Well, I’m not sure that doing a PhD is really my cup of tea, only because I think I am too much of an extrovert to be cooped up in front of a computer for long periods of time, much as I enjoy writing and reading, I also have to get out and move around...actually that reminds me, my Myers-Briggs profile is surprisingly, INFJ – I’m actually introverted! The ‘I’ is the teetering-on-the-brink part of the profile. Yes I do like having time to think about topics – but not too much, as this latest stint at home has shown! I think about 3 days a week of work and 2 days writing, reading and thinking would be about right, oh and, of course, having coffee, going to the fresh food market and leaving a space at the end of the week to suddenly jet off home if the mood takes me.
ANYWAY. The point about this blog was to put some questions together, that relate to possible topics for further study, let’s say, whether just ‘further’ in my spare time, or whether I formally do something about it (as in further research) remains to be seen. There is so much interesting stuff out there; I have a whole pile of books to try and get through. But to make a start, I’ll put down my stream of consciousness questions about the psychology of writing, and then at least they will be recorded. So here goes, in no particular order:
“Writing is therapeutic” – yes, but under what conditions, for what kind of person, what kind of writing, what kind of process? How does the writing process help? Why is narrative so important? Is the satisfaction of a resolution important to the writer as well as the reader? Is writing in the first person more ‘dangerous’ than writing in the third person – since we know poets have higher incidences of mental health disorders and a higher rate of suicidality than narrative fiction writers, who more often write in the third person. How do writing and reading differ in terms of therapeutic benefit? Why do writers have elevated levels of depression and mood disorders? Do writers actually look after themselves? What kind of psychological or mental health profile do successful writers have? Are more successful writers immune to the vulnerabilities experienced by less successful writers? (Fear of failure, writer’s block, rejection). How important are turning points in a writer’s life? We know many famous writers have suffered from bipolar disorder – which comes first – the self-expression or the disorder? In what ways is writing similar to counselling or coaching? Both involve telling a story and making coherent sense of the various elements of experience. How does fiction writing differ from non-fiction and memoir, then? Is it safer to hide behind fiction and not get too close to painful experiences and emotions, as one does in memoir? How is writing related to motivational processes? In what ways is writing descriptively similar to mindfulness? Both seek to focus on the sensual aspects of an experience, and good writing draws you in to an experience as if you are living it ‘now’. How is writing - when it is going well – a creative process – how do ideas get triggered from other ideas, how does the writer free him or herself to deviate from ‘the plan’ and start generating ideas? Do negative emotions spark greater creativity? How does writing fit into a positive psychology paradigm? Does writing confer positive subjective experiences like discovering ‘flow’ and self-fulfilment, or is it simply finding those individual strengths and talents?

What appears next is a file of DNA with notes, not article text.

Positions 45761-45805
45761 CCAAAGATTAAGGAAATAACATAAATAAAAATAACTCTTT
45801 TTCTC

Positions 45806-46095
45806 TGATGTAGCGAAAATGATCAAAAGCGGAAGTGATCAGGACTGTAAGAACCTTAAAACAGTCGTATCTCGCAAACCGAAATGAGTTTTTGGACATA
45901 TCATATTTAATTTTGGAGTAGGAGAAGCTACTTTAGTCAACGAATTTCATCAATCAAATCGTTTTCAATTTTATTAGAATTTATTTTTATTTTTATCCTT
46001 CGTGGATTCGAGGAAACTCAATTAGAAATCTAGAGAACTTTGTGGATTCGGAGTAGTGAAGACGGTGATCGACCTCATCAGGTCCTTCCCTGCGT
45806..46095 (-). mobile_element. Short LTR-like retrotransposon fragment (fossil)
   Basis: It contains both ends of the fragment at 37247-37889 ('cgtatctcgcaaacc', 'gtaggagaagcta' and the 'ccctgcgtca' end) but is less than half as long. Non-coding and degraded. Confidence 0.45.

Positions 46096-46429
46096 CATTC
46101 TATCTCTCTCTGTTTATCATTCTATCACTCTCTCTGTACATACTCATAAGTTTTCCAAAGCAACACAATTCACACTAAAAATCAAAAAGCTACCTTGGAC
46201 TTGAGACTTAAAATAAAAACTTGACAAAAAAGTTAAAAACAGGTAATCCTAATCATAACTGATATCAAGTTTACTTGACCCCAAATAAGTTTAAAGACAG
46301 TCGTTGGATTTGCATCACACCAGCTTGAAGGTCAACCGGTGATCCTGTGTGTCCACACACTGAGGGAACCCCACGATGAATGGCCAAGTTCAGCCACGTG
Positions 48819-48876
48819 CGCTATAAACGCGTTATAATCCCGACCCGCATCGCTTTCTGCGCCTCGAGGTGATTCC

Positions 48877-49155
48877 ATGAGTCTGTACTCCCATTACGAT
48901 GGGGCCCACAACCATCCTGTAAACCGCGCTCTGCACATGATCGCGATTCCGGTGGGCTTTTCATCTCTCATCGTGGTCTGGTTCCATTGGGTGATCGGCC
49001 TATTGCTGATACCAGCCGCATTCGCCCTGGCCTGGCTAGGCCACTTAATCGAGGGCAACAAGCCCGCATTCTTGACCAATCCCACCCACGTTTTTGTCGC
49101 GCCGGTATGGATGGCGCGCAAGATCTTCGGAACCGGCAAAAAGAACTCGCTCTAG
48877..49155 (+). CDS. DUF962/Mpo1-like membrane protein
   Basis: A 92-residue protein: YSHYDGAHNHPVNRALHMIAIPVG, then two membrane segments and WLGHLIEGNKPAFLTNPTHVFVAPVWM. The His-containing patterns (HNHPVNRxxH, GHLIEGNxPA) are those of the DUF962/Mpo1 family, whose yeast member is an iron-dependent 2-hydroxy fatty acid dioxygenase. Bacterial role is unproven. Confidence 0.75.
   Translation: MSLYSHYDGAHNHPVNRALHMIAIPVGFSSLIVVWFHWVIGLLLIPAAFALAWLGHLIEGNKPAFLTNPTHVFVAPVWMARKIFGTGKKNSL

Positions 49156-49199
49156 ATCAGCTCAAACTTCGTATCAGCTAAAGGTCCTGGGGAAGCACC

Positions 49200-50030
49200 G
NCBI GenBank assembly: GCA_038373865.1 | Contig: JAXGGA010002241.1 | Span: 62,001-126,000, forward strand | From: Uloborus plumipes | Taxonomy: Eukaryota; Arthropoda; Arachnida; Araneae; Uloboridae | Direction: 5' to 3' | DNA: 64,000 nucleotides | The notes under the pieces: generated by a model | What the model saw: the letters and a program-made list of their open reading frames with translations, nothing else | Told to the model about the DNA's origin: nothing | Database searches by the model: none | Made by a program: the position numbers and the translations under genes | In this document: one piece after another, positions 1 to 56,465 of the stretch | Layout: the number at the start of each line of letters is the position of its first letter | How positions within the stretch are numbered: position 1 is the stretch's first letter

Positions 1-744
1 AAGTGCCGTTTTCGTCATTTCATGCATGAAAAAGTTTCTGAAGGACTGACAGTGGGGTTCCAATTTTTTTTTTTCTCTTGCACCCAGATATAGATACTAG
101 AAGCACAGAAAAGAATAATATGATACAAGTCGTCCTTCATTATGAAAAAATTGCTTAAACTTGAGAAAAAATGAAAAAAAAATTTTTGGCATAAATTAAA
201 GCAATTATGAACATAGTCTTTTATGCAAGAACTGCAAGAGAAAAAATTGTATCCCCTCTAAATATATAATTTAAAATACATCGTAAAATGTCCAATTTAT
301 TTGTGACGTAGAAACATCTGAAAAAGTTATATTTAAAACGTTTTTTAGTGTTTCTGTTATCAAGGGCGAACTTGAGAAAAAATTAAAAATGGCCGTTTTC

Phew. That will do for today.